Russia’s moves into Kazakhstan appear to have ameliorated the collective concern that Moscow was readying to annex eastern Ukraine. But this Russian move into Central Asia should not give any rest to weary Western leaders. Instead, Western leaders should anticipate a larger Russian strike into eastern Ukraine at some point in the next six months.

Once it carves up Kazakhstan, Moscow will turn its full attention to the Ukrainian situation – and it will seek a resolution that neutralizes eastern Ukraine as a geopolitical hot potato, either diplomatically or by force. 

Russia uses CSTO to enforce imperial control

Washington should recognize that Vladimir Putin’s move into Central Asia, though, is a setback for the nightmare scenario that is an anti-American Sino-Russian alliance in Eurasia. By moving into Kazakhstan with Russian forces, Putin has in effect sent a signal to Beijing that he is the Big Boss in Central Asia.

That Putin used the Russian-created CSTO mutual defense alliance – which does not include China – to do it is also a signal to Beijing that Moscow is not about to abandon its traditional role as the godfather of Central Asia, no matter how much money Beijing is throwing at the Central Asian states for their BRI projects.

While Moscow and Beijing are closer now than they have been since the heady days of the Sino-Soviet alliance, they still make strange bedfellows. And Washington is completely misreading the situation if it doesn’t think Russia’s move is a blessing in terms of slowing the marriage of Chinese and Russian power.

Putin is signaling that he intends to go his own way; he will work with Xi on certain issues but if left to his own devices, Putin will do what he wants – what he needs to do – to preserve Russian power in a part of the world that Beijing very much craves for itself.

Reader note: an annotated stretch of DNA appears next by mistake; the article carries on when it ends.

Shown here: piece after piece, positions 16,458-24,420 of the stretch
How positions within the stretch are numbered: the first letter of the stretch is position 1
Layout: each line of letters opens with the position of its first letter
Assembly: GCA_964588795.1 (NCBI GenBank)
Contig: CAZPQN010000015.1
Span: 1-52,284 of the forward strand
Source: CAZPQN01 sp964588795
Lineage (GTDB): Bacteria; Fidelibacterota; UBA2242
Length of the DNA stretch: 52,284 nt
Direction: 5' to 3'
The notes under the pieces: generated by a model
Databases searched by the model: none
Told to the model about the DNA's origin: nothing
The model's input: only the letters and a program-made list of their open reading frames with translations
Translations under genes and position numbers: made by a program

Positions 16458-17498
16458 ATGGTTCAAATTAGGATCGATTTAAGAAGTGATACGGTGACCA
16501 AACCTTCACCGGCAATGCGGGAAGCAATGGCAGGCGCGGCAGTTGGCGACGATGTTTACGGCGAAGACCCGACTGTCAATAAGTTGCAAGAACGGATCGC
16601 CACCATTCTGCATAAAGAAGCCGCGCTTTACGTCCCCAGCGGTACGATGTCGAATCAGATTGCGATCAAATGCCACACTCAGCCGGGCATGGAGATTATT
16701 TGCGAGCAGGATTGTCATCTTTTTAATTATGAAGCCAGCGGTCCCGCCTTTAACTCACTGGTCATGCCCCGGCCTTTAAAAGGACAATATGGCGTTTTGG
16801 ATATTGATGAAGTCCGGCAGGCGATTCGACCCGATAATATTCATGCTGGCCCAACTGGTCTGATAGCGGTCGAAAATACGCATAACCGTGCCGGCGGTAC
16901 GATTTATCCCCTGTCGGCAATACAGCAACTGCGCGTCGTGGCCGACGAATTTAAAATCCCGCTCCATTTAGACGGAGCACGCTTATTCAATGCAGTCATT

Instead of distracting Moscow’s blessed moves into China’s back yard, Washington should move to restore the status quo that existed before last November, when Russia began its massive buildup against eastern Ukraine.

President Joe Biden and his team must buy time for NATO to get its proverbial act together while empowering Poland and other Eastern European states to enhance their capabilities and security to dissuade an adventurous Russia from moving against them in force, so that when Moscow returns its attention to Eastern Europe after its adventure in Kazakhstan, it finds a territory bristling with defenses and united in their determination to prevent Russia’s full-throated return to the region.

The longer the Americans stall in Europe, the more likely that Moscow will be compelled to act to preserve its own interests in Central Asia and the Far East, which makes Russia a Chinese problem. 

The absolute worst thing Washington could do would be to force Putin’s attention back to Europe when he seems to be so galvanized about slashing against Chinese power in Central Asia. Whether Washington and Brussels have the intestinal fortitude to embrace patience is another matter. 

Follow Brandon J Weichert on Twitter @WeTheBrandon

Brandon J Weichert

Brandon J Weichert is the author of Winning Space: How America Remains a Superpower. He is a geopolitical analyst who manages The Weichert Report: World News Done Right. His work appears regularly in The Washington Times and Real Clear Politics. Weichert is a former US congressional staffer who holds an MA in statecraft and national security affairs from the Institute of World Politics in Washington, DC, and is an associate member of New College, Oxford University.